This article appeared in the Summer 2007 issue of Texoma Living!.
Written by Addison Terry with additional reporting by Dan Acree
Photography by Alton Lynch, Illustration by Thom Loafman
Would you build a $300k home on property you couldn’t possibly own?
The term “boat house” probably conjures images in your mind’s eye of rickety weathered steps down to the water’s edge, corrugated sheet metal, spider webs, yellow bug lights, dust, rust and tangled fishing gear. There may even be that last lonely can of beer in the fridge; still snuggly bound by its plastic six pack girdle. Some of these boat houses have morphed into fully fledged lake houses. However, because on Lake Texoma, boat house owners typically cannot own the docks that their boat houses are built upon, the title to the boat house is loosely analogous to that of a condominium. Hence the term “dockominium”.
On Lake Texoma and on lakes and shorelines across the nation dockominiums are being bought and sold—left and right. The trend began in the early 1980s along the coastlines of Florida, Georgia, and North Carolina as boat owners sought to spend more time on the water at a time when Mother Nature and government agencies conspired to limit available waterside access. It was a classic case of supply and demand.
On the Atlantic and Gulf coasts where hurricanes have reduced the number of wet slips available for rent, marina owners have begun to replace smaller slips with a smaller number of larger, more expensive docks that can accommodate slipholder improvements.
Initially, the idea was to get a head start on the weekend by having a place to store supplies and equipment as close to the boat as possible. A large equipment storage box would be placed on the dock next to the boat slip. Later the owners might add a picnic table and a couple of lawn chairs. More elaborate installations might include a grill and a mini-fridge.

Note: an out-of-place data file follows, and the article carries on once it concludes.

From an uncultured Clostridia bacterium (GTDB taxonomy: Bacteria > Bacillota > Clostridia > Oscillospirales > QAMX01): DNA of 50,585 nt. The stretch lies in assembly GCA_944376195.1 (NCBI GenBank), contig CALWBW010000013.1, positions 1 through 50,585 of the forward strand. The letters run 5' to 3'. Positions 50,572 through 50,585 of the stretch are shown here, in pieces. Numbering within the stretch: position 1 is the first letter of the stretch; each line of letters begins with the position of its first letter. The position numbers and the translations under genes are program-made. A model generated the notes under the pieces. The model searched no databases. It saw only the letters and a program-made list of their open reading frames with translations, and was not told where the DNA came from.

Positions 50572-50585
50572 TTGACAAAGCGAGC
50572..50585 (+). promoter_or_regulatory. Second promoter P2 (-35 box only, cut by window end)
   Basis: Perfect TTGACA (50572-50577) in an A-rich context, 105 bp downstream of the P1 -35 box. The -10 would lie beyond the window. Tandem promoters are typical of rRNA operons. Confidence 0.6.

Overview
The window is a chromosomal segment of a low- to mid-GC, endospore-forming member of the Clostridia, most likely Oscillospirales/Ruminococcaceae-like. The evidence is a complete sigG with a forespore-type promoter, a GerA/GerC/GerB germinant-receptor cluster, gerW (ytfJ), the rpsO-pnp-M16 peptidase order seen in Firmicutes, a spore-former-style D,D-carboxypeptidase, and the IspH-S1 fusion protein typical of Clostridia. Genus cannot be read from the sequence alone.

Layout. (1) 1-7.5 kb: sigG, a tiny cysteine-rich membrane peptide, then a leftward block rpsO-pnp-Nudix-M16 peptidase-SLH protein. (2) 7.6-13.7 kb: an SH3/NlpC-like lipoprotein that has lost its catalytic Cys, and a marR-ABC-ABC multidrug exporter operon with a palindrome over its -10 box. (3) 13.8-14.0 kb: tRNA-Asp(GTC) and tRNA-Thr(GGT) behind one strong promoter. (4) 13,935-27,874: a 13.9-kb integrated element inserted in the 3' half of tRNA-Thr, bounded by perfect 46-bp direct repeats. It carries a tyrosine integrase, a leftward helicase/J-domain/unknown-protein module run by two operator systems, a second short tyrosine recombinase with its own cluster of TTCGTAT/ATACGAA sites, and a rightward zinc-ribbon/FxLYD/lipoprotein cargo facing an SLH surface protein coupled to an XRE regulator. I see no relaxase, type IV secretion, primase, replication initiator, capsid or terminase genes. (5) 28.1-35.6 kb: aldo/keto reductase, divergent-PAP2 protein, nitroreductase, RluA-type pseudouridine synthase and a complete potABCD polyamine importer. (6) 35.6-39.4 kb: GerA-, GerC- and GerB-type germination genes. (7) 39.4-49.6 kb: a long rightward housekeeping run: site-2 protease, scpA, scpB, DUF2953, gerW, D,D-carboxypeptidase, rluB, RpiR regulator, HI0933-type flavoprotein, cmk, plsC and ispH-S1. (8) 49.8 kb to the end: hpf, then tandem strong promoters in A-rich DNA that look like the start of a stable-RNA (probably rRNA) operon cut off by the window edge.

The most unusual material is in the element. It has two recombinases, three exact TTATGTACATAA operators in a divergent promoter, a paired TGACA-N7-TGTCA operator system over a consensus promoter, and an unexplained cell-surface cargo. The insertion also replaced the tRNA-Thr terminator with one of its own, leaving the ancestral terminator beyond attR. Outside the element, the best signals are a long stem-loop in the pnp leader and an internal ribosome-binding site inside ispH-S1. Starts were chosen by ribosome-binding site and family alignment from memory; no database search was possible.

Over time, with imagination and ingenuity, bigger, better, improvements were made; enclosing them from the weather and adding creature comforts such as carpeting, air conditioning, sinks, ice makers, toilets, satellite TV, bedrooms, washers and dryers, pool tables, etc.
Di Jourden, leasing manager at Highport Marina and Resort has been working on Lake Texoma for many years and she has seen the trend to larger and more elaborate dock development by slip renters. But nothing like the growth of dockominiums in the recent year.
“Last year we marketed just under 20 units,” said Jourden, “and this season we have only 3 on the market. But that changes daily.” What’s the average price of a really nice dockominium? Jourden says there is no such thing as average when it comes to these floating condos.
Jourden reports that prices begin at $36,000 for a small single-room unit and one sold recently for nearly $300,000 that features 2 stories, 3 bedrooms, 2.5 baths and a commanding view of the lake from the private second story deck.
Dennis Kissman is a writer for the industry magazine, Marina Dock Age. “The national average rental on a wet slip is $20,000 annually and the current shortage of available slips nationwide is at over 500,000 and increasing at a rate of 100,000 a year,” Kissman reports. Not only are governments restricting development on many waterways, what little waterfront property is available for permits is being seized by large development corporations for condominium and hotel projects— further eliminating or greatly reducing the dockage available for recreational boaters.
On some lakes waiting lists for larger slips can easily be several years long. It’s not unusual for a slip to be available only when someone dies or divorces.
Beyond the business aspects of building, buying and selling dock space is the end result—having a place to relax and enjoy the lake life.